"Ef they comes fer you, like enough they'll take me," replied Apache Jack, who, now that he was alone with his confederate, could speak his style of English fast enough. His character of half-breed was a disguise which his dark complexion had suggested. "Ter-morrer night, ef it's clar, we'll put out fer the easterd. I know of a shanty in the woods not so very fur from here in which we kin put up till yer's able ter travel furder. Come, now, take a swig of whiskey with me and then we'll sleep; there's no need of our watchin' any longer on a night like this. I'll jest step out an' see ef the pony's safe; sich a storm's 'nuff ter scare him off ter the woods."

"Well, jest lay my shooter on the cha'r here aside me 'fore you go. I feel safer with the little bull-dog in reach."

This the man did, then putting his own revolver on the table, that it might not get wet, began to unbar the door. Swift as a shadow Brandt glided out of the shed and around on the opposite side of the shanty.

An instant later Bute was paralyzed by seeing his enemy enter the open door. Before the outlaw could realize that Brandt was not a feverish vision induced by his wound, the detective had captured both revolvers, and was standing behind the door awaiting Apache Jack's return.

"Hist!" whispered Brandt, "not a sound, or you will both be dead in two minutes."

Bute's nerves were so shattered that he could scarcely have spoken, even if he had been reckless enough to do so. He felt himself doomed; and when brutal natures like his succumb, they usually break utterly. Therefore, he could do no more than shiver with unspeakable dread as if he had an ague.

Soon Apache Jack came rushing in out of the storm, to be instantly confronted by Brandt's revolver. The fellow glanced at the table, and seeing his own weapon was gone, instinctively half drew a long knife.

"Put that knife on the table!" ordered Brandt, sternly. "Do you think
I'd allow any such foolishness?"

The man now realized his powerlessness, and obeyed; and Brandt secured this weapon also.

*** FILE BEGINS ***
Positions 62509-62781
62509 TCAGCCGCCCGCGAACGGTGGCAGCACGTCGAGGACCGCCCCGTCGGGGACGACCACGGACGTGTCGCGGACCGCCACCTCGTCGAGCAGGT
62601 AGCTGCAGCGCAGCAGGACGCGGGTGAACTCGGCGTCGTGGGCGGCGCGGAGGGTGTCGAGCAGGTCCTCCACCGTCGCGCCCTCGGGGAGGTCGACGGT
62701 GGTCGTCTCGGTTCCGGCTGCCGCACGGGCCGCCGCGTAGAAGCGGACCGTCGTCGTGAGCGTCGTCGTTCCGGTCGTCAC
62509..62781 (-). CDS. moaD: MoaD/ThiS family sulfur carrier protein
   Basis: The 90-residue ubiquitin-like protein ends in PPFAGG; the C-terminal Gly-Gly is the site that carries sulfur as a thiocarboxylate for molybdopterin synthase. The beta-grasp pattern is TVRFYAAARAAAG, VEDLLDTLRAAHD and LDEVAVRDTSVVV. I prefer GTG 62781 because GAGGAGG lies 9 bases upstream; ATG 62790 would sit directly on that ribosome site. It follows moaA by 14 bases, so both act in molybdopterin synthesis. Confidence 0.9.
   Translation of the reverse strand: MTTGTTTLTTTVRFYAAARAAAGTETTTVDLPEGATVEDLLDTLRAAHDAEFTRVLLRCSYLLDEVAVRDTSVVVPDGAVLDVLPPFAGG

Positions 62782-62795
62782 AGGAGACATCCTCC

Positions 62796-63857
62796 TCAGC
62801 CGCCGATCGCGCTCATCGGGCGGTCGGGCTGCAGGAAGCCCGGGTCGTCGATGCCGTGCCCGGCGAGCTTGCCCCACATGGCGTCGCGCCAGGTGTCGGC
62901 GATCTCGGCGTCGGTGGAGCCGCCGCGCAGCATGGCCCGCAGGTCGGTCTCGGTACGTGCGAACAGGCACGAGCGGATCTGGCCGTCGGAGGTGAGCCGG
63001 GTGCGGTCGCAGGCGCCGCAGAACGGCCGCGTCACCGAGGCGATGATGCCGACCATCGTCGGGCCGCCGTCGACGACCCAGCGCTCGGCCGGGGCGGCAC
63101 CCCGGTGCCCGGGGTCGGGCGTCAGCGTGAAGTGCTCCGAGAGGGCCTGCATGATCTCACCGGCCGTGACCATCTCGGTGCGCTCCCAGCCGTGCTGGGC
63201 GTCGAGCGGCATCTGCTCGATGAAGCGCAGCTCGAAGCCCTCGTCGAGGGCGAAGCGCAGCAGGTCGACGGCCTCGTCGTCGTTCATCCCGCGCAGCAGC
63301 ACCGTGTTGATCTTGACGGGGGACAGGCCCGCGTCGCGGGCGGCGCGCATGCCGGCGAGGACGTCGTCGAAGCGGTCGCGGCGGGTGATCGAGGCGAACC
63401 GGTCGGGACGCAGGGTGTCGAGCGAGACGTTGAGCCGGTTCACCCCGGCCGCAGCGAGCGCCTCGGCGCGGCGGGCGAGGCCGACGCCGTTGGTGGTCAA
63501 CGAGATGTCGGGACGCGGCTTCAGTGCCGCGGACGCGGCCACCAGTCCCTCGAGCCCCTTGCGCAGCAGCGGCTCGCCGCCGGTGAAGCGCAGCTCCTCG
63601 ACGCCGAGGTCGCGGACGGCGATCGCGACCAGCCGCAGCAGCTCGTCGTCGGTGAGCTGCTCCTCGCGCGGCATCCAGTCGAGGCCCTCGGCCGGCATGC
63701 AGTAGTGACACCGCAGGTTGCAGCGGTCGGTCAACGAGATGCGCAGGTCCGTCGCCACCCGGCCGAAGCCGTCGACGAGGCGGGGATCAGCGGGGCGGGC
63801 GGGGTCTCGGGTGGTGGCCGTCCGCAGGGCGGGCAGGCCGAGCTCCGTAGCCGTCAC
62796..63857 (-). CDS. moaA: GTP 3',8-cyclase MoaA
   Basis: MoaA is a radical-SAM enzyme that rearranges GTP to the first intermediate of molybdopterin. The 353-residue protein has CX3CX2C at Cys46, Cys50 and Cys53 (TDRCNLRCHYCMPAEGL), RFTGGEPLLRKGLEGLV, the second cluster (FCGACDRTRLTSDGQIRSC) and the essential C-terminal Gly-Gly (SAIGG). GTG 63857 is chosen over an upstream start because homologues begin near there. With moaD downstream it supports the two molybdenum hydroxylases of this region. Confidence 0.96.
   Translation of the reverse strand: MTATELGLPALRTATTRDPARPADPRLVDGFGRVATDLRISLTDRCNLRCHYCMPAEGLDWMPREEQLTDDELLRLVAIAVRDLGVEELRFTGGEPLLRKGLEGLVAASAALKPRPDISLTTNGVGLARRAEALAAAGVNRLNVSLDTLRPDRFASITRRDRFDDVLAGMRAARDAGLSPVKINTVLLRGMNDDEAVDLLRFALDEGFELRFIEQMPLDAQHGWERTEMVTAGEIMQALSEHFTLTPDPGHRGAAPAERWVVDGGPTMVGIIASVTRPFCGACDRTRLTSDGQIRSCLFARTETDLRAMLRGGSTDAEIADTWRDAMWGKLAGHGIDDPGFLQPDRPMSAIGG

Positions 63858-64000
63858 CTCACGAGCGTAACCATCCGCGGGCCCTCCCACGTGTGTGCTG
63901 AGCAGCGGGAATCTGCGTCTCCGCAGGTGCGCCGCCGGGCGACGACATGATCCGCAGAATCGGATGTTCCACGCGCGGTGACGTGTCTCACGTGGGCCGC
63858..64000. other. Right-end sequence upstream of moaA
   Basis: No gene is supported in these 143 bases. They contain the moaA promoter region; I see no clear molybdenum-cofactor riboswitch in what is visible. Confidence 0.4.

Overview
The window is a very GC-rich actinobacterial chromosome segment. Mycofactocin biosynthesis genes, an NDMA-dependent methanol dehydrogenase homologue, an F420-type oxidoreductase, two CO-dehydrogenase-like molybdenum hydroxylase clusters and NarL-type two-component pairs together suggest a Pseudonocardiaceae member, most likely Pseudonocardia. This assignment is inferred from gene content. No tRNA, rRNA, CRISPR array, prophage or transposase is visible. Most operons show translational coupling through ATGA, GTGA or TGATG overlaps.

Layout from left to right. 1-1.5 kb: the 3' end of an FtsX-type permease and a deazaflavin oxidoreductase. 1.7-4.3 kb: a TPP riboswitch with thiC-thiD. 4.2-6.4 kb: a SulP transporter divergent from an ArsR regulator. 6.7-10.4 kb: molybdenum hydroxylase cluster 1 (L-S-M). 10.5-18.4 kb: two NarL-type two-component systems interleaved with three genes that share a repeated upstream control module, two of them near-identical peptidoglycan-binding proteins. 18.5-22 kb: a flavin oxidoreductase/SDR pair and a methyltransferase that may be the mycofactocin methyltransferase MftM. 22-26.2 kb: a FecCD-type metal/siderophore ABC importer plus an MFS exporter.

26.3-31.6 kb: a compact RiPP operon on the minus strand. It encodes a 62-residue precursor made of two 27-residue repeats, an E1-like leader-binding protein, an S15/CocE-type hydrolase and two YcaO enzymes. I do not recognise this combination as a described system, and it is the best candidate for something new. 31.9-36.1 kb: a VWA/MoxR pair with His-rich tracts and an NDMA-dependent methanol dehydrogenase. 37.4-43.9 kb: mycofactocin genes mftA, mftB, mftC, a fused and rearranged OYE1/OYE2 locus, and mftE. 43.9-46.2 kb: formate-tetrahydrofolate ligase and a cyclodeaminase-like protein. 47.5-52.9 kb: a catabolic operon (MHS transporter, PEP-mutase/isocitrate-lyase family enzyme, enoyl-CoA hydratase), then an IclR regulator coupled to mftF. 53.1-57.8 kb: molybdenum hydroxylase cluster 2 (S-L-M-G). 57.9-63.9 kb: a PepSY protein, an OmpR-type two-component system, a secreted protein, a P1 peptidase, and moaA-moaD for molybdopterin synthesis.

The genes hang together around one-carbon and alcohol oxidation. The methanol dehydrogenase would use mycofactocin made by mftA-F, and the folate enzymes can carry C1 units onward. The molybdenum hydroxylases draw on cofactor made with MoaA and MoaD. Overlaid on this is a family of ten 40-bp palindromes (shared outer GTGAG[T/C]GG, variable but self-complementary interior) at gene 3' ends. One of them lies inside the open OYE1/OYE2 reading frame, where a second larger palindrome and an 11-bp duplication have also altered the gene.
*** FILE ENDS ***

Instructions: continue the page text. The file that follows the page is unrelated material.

"See here, Apache Jack, or whatever your name is, don't you run your head into a noose. You know I'm empowered to arrest Bute, and you don't know anything about the force I have at hand. All you've got to do is to obey me, an officer of the law, like a good citizen. If you don't, I'll shoot you; and that's all there is about it. Will you obey orders?"

"I no understan'."

"Stop lying! You understand English as well as I do, and I'll suspect YOU if you try that on again. Come, now! I've no time to lose. It's death or obedience!"

"You can't blame a feller fer standin' by his mate," was the sullen yet deprecatory reply.

"I can blame any man, and arrest or shoot him too, who obstructs the law. You must obey me for the next half-hour, to prove that you are not Bute's accomplice."

"He's only my mate, and our rule is ter stand by each other; but, as you say, I can't help myself, and there's no use of my goin' ter jail."

"I should think not," added Brandt, appealing to the fellow's selfish hope of escaping further trouble if Bute was taken. "Now get my prisoner out of bed and dress him as soon as possible."

"But he ain't able ter be moved. The superintendent said he wasn't."

"That's my business, not yours. Do as I bid you."

"Why don't yer yell fer help?" said Bute, in a hoarse whisper.

"Because he knows I'd shoot him if he did," remarked Brandt, coolly.

"Come, old man," said Jack, "luck's agin yer. Ef there's any hollerin' ter be done, yer's as able ter do that as I be."

"Quick, quick! jerk him out of bed and get him into his clothes. I won't permit one false move."

Jack now believed that his only means of safety was to be as expeditious as possible, and that if Bute was taken safely he would be left unmolested. People of their class rarely keep faith with one another when it is wholly against their interests to do so. Therefore, in spite of the wounded man's groans, he was quickly dressed and his hands tied behind him. As he opened his mouth to give expression to his protests, he found himself suddenly gagged by Brandt, who stood behind him. Then a strap was buckled about his feet, and he lay on the floor helpless and incapable of making a sound.

"Now, Jack," said Brandt, "go before me and bridle and saddle the pony; then bring him to the door."

Jack obeyed.

"Now put Bute upon him. I'll hold his head; but remember I'm covering you with a dead bead all the time."

"No need of that. I'm civil enough now."

"Well, you know we're sort of strangers, and it's no more than prudent for me to be on the safe side till we part company. That's right, strap his feet underneath. Now lead the pony in such directions as I say. Don't try to make off till I'm through with you, or you'll be shot instantly. I shall keep within a yard of you all the time."